Madsen says he wanted to do a film about restoring masculine dignity, about a man who has to learn to pick himself up after a crushing blow. The director recently went through the divorce wringer himself. On the shoot in Prague, he fell in love with the actress Stine Steengade and later left his wife and two children.

"Normally, when you tell the story of a divorce, you focus on the time when you sit and nurse your emotional wounds," the 44-year-old Danish director says. "But after 'Prague', I learned that I had yet to tell the story of all the absurd and funny aspects of my own and others' lives that I find myself laughing at.

"SuperClásico". Photo: Shazia Khan 

"Essentially, I wanted to tell a story about love.  'SuperClásico' is about different kinds of love. Every character we meet in the film has an idea about what love is. The problem with our sorrow over love, divorce and loss is that we tend to make a claustrophobic prison for ourselves. This film tries to open that up, put it into a bigger picture and view it in a highly cheerful light. It deals with very serious matters, but it insists on seeing the positive emotions of the situation."

Footballer Juan Diaz is a person who focuses on the bright side of life, the director says.

"He has a complete openness, great passion and a sense that life is fleeting and must be lived to the fullest. He has decided that his life is a party. We often make the opposite choice, the easy one. After all, it's easier to just nurse your wounds, as Christian has been doing for a year when the film opens."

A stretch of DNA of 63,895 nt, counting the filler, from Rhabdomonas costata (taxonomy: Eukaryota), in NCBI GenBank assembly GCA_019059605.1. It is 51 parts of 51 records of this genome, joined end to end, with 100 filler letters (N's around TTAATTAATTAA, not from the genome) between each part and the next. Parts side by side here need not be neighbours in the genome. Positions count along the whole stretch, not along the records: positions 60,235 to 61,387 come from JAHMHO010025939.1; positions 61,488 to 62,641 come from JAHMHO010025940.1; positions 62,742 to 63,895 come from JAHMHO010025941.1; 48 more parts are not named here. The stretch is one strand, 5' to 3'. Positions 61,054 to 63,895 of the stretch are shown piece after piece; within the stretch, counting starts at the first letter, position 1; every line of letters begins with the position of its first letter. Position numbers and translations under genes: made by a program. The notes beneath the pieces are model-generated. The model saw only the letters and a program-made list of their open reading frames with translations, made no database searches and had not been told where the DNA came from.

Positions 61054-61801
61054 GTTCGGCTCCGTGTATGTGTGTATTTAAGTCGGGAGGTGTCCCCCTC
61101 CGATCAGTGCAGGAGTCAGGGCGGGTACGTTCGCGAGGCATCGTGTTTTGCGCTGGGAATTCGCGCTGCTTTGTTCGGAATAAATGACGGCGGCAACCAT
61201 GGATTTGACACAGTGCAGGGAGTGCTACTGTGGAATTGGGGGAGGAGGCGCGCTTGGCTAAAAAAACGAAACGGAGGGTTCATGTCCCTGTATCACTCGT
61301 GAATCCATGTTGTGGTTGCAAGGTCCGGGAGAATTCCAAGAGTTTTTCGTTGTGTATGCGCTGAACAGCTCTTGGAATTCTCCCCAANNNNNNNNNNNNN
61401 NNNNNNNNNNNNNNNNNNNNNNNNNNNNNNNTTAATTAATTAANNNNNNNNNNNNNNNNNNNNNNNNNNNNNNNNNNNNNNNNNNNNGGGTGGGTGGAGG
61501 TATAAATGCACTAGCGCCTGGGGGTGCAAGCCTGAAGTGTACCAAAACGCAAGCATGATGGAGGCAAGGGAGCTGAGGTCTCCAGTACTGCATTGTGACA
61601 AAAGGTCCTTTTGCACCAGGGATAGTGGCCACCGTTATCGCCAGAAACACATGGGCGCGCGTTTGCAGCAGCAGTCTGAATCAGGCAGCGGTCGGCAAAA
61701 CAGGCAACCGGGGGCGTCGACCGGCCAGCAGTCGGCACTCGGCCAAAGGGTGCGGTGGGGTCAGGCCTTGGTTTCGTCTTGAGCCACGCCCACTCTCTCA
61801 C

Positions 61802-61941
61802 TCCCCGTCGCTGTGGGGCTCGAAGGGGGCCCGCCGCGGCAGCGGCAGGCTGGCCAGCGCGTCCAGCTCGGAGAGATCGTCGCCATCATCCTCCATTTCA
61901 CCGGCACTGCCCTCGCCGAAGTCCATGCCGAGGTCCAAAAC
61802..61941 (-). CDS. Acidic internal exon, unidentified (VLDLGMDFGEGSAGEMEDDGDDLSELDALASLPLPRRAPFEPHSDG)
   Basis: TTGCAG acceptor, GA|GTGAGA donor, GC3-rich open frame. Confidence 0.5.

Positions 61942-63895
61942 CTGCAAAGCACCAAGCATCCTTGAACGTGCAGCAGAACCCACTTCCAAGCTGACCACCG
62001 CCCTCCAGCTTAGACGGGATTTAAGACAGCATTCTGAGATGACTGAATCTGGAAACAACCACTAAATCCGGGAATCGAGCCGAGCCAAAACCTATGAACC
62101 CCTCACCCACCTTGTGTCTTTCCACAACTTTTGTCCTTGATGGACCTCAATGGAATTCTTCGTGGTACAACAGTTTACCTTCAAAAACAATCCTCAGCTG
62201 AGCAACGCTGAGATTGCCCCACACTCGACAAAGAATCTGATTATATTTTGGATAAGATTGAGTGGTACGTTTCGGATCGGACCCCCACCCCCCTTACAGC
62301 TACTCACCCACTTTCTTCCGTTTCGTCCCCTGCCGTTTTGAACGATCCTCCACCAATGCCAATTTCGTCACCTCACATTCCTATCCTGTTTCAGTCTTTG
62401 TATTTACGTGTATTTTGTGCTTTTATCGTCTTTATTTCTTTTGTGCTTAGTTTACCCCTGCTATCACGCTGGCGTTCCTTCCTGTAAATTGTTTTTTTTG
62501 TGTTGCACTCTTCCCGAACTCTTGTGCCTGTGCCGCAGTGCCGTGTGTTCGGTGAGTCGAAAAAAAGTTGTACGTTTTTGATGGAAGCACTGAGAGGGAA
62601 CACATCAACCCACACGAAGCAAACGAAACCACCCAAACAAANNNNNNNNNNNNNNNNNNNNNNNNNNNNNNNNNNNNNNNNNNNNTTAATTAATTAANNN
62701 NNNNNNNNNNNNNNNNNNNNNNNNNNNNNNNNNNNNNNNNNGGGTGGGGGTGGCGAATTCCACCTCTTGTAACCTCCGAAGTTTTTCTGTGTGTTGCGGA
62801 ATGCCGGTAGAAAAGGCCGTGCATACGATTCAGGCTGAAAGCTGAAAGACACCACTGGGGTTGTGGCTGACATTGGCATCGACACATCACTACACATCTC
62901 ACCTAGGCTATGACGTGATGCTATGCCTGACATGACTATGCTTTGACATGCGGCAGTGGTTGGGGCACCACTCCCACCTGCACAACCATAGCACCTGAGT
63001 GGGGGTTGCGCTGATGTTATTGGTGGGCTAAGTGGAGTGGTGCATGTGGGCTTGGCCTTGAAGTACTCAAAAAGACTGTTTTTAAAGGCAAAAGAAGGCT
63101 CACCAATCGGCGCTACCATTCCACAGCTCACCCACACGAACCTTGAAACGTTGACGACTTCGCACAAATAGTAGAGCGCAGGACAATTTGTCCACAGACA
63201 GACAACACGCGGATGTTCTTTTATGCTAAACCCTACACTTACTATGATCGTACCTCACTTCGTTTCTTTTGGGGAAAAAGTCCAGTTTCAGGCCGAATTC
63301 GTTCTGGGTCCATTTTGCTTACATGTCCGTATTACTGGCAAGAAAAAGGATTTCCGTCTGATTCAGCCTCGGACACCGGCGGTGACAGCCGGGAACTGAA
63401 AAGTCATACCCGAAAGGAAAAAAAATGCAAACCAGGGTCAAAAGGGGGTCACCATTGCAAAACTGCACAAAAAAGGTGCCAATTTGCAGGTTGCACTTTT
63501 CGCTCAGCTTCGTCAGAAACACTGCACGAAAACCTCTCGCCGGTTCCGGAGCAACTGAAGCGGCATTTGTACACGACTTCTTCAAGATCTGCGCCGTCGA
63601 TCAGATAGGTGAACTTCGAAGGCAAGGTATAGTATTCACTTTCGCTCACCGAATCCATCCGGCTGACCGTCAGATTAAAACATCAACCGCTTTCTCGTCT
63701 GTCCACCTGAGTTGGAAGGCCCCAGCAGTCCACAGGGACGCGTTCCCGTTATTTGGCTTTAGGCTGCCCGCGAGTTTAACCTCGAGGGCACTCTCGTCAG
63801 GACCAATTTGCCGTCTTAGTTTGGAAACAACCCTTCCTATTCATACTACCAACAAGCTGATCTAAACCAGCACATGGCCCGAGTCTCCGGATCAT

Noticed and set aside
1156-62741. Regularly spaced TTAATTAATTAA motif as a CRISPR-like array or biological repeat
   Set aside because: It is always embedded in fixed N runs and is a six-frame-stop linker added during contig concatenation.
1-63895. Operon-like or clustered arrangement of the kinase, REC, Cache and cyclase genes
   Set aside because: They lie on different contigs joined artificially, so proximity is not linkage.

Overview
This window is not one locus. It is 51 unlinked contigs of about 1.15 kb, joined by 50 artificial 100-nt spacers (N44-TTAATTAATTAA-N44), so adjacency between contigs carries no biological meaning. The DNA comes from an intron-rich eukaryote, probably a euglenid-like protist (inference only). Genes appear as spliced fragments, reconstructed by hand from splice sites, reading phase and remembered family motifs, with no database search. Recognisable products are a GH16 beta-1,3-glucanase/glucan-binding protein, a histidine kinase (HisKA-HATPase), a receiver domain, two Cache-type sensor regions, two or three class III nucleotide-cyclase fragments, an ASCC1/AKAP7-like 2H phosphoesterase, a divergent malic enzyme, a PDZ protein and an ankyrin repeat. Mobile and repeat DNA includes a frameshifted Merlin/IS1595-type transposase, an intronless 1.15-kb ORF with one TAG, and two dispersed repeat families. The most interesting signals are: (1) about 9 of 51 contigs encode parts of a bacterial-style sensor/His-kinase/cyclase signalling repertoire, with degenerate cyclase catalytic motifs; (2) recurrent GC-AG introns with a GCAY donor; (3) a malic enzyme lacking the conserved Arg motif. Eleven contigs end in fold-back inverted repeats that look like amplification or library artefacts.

"SuperClásico" is written by the director and screenwriter Anders Frithiof August. Buenos Aires was the perfect location for Madsen to convey the light-hearted tone he was after and capture the sensuality of the Argentine capital.

"Buenos Aires is an amazing city to experience and I wanted the film to communicate that. It's big, chaotic and overwhelming but also beautiful, absurd and poetic. And passionate! A form of passion that is unfamiliar to my protagonist," he says.

That changes, however, after Anne lets Christian and Oscar move into her house, where Juan Diaz likes to prance around the house butt-naked and a tango-dancing maid gives them a warm welcome! Christian and Oscar are both seduced and lose themselves in the hot, vibrant city with all its football, tango and wine.

In "SuperClásico", football is as a sounding board for the marital comedy-drama, which gave Madsen a chance to work with something he enjoys – the director is a devotee of football (and wine!).

"Spending time in Argentina has definitely given me a new perspective on the game of football," he says. "It's violent, wild, and crazy. I wanted that kind of passion to be reflected in this marriage. Argentina is a country of great passion, controlled passion simmering just below the surface."

Film critic Christian Monggaard talked to Ole Christian Madsen on the occasion of the film's Danish release.